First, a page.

Applied Acoustics Systems has a hands-down winner with Lounge Lizard EP-3 ($249; upgrade, $49). Physical-modeled Lounge Lizard is arguably the best virtual electric piano on the market, and version EP-3 sports a variety of enhancements along with an expanded preset library.
Lounge Lizard runs standalone as well as in VST and DXi plug-in formats for Windows and VST, AU, and RTAS formats for Mac OS X. Challenge-and-response authorization is required within 15 days of installation and can be carried out online, by fax, or by phone.
EP-3 has a somewhat expanded and logically reorganized control panel for the physical model of the electric piano. A completely revised and more flexible effects section with its own panel makes programming EP-3 much clearer.
FIG. 1: The Lounge Lizard EP-3 control panel B houses the physical-model controls, which have been slightly expanded and rearranged
As with previous versions, EP-3 has separate controls for the four elements of the electric-piano action: mallet, fork, pickup, and damper (see Fig. 1). Although some of the control names are the same as those of typical synth and sampler controls, their effect is not produced with standard synth modules such as filters and envelope generators. Rather, each control affects the workings of the physical model, and the results are more realistic and more varied than can be produced with a synth or sampler.
The Release section of the panel has been renamed Damper, its release-time control has been moved to the Fork section, and an attack-decay-balance control has been added. In the Pickup section, the pickup-type choices have been changed to R for a Rhodes-style electrodynamic pickup and W for a Wurlitzer-style electrostatic pickup.
The output of the physical model feeds a 3-band EQ consisting of two shelving filters and a peak filter. All three filters can boost or cut and have adjustable frequency. Having an EQ before the effects section is a welcome addition.
The biggest changes in EP-3 are in the effects chain: there are now two multi-effects and a reverb, each of which can be disabled. The two multi-effects come before the reverb and can be arranged in series or parallel.
Lounge Lizard 2's stereo delay has been replaced by three delays: ping-pong, digital, and tape. The digital and tape delays are 1-tap feedback delay lines, but the tape delay adds a lowpass filter to the feedback circuit to emulate analog tape's attenuation of high frequencies. As expected, the ping-pong delay bounces between the left and right channels of the stereo output.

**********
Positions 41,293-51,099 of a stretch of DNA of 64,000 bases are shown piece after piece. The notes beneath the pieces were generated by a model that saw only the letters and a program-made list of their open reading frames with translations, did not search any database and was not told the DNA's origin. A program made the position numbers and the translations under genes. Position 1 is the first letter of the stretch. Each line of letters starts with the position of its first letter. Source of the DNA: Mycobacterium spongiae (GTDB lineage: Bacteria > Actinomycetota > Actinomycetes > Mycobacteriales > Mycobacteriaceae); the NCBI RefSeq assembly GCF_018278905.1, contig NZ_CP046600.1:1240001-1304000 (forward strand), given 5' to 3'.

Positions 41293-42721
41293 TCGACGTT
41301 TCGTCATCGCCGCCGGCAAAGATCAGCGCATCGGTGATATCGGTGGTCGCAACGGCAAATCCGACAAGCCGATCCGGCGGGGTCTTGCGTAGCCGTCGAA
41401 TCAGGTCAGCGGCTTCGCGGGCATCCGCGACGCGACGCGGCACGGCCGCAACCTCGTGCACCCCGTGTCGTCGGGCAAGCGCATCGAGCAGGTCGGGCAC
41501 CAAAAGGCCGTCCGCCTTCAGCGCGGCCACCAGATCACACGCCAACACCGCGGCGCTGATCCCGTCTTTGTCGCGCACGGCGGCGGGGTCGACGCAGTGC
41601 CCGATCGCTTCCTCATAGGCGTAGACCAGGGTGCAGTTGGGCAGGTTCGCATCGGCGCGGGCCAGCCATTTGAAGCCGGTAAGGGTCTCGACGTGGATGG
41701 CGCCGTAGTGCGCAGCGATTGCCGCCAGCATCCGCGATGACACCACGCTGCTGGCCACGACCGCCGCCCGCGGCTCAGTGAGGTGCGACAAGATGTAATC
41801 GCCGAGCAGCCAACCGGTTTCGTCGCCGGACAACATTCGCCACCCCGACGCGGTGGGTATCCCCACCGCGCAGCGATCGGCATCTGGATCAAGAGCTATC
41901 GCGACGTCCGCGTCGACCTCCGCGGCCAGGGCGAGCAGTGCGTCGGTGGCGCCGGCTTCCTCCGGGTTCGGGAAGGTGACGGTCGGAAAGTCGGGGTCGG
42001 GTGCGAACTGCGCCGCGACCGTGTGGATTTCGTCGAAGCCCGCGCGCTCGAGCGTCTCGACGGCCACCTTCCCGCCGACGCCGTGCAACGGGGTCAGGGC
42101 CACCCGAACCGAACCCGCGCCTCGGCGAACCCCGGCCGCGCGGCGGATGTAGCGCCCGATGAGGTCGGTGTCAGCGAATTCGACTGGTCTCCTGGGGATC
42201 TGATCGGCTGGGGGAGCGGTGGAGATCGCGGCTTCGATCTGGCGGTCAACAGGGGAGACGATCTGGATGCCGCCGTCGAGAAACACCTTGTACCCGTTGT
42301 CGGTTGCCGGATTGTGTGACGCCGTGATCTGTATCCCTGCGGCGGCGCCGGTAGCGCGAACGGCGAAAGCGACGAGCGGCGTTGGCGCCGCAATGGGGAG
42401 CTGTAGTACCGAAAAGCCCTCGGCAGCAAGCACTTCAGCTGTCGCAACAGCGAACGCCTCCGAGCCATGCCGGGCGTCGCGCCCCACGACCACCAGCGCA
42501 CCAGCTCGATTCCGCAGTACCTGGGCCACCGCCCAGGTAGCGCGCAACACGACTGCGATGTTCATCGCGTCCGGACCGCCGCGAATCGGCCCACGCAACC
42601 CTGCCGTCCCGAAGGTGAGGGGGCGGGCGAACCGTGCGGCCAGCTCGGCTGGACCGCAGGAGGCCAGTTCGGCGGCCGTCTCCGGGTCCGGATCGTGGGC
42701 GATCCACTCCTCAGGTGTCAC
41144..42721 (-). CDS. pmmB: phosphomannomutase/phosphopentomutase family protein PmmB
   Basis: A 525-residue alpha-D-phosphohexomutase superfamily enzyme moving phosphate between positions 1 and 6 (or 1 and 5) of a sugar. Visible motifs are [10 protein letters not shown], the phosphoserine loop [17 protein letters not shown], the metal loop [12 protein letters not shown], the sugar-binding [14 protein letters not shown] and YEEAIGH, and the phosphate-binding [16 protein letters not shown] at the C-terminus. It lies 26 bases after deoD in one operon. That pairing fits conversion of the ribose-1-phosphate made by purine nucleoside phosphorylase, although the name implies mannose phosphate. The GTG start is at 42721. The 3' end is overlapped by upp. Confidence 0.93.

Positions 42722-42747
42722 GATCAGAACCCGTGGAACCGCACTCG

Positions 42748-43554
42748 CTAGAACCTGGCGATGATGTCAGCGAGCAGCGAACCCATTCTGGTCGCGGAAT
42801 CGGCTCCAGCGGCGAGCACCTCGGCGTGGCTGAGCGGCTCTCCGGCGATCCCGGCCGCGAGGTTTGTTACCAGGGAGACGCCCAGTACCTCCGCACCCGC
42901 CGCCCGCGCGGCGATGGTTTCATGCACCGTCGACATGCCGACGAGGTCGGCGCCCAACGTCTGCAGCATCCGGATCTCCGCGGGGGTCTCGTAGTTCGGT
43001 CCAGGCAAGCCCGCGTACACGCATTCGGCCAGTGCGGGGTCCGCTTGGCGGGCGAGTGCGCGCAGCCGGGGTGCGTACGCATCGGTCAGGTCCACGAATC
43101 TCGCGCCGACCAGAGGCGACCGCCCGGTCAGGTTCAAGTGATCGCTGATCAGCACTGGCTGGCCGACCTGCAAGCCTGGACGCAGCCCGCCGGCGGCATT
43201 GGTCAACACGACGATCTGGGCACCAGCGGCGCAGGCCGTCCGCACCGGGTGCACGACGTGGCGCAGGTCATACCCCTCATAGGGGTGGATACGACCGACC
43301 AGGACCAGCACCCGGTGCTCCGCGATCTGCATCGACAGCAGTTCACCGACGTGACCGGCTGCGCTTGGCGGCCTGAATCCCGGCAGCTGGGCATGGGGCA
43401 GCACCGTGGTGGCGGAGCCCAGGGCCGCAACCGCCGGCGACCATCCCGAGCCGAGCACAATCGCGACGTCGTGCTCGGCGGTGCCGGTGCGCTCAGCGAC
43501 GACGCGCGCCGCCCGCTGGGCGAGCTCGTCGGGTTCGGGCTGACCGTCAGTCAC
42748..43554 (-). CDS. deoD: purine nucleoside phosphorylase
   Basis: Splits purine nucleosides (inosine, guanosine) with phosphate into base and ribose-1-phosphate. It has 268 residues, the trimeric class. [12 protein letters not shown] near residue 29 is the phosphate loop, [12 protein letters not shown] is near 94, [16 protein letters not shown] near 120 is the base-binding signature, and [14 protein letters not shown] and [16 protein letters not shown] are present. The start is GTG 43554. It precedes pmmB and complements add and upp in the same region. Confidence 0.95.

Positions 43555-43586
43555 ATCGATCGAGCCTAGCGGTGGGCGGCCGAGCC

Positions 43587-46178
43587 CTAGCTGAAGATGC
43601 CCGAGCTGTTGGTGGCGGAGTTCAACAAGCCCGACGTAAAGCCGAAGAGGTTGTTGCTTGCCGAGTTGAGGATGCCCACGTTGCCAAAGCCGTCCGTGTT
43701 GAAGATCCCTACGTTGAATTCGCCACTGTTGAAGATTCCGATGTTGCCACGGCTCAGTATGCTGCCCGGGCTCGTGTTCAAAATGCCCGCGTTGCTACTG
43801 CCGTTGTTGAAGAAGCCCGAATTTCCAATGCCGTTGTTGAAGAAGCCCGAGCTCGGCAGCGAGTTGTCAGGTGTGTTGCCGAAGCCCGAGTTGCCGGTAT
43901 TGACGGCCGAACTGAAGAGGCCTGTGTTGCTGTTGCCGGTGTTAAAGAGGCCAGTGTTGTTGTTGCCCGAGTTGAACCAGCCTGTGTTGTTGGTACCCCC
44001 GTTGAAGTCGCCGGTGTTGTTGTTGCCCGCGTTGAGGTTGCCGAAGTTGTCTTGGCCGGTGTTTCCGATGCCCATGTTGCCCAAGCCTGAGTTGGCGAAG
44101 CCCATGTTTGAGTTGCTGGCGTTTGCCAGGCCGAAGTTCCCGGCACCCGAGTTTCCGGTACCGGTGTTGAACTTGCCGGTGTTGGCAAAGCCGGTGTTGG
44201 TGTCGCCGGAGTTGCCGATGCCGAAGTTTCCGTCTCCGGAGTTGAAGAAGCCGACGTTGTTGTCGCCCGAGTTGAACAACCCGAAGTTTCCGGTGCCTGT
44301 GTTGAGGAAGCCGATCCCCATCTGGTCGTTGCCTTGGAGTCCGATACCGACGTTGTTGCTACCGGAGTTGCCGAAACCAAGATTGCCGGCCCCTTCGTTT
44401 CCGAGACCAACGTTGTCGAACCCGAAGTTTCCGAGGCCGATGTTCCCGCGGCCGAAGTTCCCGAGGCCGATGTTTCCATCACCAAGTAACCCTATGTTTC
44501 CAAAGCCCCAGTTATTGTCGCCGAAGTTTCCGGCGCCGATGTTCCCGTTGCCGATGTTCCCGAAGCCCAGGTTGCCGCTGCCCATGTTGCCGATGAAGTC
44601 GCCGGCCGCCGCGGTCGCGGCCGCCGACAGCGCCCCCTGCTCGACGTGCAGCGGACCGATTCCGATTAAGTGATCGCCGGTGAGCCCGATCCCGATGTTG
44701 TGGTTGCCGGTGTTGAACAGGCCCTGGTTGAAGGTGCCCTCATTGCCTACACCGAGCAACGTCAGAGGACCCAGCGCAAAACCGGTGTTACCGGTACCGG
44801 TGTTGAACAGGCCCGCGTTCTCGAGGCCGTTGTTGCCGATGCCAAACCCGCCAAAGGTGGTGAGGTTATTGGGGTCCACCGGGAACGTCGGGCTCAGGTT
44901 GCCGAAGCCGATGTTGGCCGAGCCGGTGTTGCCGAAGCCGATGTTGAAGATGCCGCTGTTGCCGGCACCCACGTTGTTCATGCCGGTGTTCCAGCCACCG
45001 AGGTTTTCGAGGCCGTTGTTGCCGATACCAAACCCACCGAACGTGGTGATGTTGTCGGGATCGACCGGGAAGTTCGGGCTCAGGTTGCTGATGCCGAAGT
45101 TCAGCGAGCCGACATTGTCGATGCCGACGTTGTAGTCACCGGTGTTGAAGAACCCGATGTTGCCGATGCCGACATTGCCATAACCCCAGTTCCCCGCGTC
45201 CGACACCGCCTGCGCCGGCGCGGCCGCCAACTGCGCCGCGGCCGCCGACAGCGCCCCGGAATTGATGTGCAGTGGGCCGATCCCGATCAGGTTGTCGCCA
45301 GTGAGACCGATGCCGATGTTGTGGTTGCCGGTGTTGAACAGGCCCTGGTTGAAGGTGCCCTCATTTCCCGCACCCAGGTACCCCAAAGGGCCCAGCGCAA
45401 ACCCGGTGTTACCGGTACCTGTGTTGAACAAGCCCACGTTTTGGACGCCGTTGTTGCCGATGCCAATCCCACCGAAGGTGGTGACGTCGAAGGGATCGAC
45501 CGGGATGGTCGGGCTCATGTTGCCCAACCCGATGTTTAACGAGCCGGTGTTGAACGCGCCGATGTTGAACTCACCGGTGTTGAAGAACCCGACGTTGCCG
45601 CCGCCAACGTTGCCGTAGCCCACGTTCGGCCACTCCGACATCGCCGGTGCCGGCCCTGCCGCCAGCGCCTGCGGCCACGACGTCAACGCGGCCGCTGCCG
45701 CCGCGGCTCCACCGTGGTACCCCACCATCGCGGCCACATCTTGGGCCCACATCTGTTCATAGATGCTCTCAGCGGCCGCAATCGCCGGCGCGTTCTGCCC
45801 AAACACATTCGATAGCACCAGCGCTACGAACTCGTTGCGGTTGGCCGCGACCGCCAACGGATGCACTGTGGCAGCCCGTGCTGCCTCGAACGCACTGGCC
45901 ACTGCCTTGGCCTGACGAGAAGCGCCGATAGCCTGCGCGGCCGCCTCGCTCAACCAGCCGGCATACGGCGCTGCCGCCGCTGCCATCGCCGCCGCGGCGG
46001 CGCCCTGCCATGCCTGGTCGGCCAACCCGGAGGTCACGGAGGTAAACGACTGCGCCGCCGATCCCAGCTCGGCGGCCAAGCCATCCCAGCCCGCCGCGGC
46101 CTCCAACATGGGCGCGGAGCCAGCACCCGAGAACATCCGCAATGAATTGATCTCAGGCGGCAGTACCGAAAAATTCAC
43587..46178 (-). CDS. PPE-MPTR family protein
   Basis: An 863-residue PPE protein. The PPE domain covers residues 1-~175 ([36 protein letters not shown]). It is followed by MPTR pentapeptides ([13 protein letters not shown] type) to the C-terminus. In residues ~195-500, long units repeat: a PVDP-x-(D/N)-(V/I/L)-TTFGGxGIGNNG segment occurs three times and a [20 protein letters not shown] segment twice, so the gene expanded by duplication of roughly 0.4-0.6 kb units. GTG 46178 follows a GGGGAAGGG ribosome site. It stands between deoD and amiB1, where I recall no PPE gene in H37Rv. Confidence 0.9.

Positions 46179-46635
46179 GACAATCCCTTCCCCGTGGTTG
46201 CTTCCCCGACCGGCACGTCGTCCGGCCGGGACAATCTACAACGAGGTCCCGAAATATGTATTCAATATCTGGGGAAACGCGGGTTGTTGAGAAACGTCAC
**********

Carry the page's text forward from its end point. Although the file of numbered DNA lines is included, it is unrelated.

In addition to the original phaser, EP 3 now has stereo and mono chorus and flange as well as an LFO-controlled notch filter. The LFO-controlled wah-wah has been augmented with a new auto-wah, in which Velocity controls the amount of a single wah. Vibrato and overdrive distortion round out the new effects.
All of the time-based effects, including tremolo, offer tempo synchronization. Furthermore, EP-3 has a built-in clock for tempo synchronization in standalone mode. The built-in clock can also be used when EP-3 is running as a plug-in, and in a very nice touch, the tempo can be controlled remotely by MIDI. You can use that for Echoplex-style delay effects, for example.
A Matter of Convenience
EP-3 introduces several new conveniences. For starters, the presets browser can be resized, and output metering is now stereo. A built-in audio recorder allows you to capture your late-night muse without launching your DAW. Although clock and effects settings are saved with individual presets, lock buttons let you preserve the current settings when loading new presets.
The new keyboard section of the control panel presents a variety of options. The whole piano can be transposed in semitones and octaves. The tuning reference pitch can be changed. Scala microtuning files can be imported, and the amount of stretch for standard equal-tempered tuning can be adjusted.
The EP-3 preset library has been completely reworked, and the presets are both more varied and better categorized. You'll find plenty of classic Rhodes and Wurlie sounds waiting to be tweaked as well as loads of custom presets ranging from the eminently playable to the barely recognizable (see Web Clip 1).
Lounge Lizard EP-3 is equally at home in the studio and on the gig. It is CPU efficient and runs well on a reasonably fast laptop. It offers far greater programmability than sample-based electric pianos, and there are no streaming or RAM issues. If you're looking for a virtual electric piano, this is the one.
Value (1 through 5): 5
Applied Acoustics Systems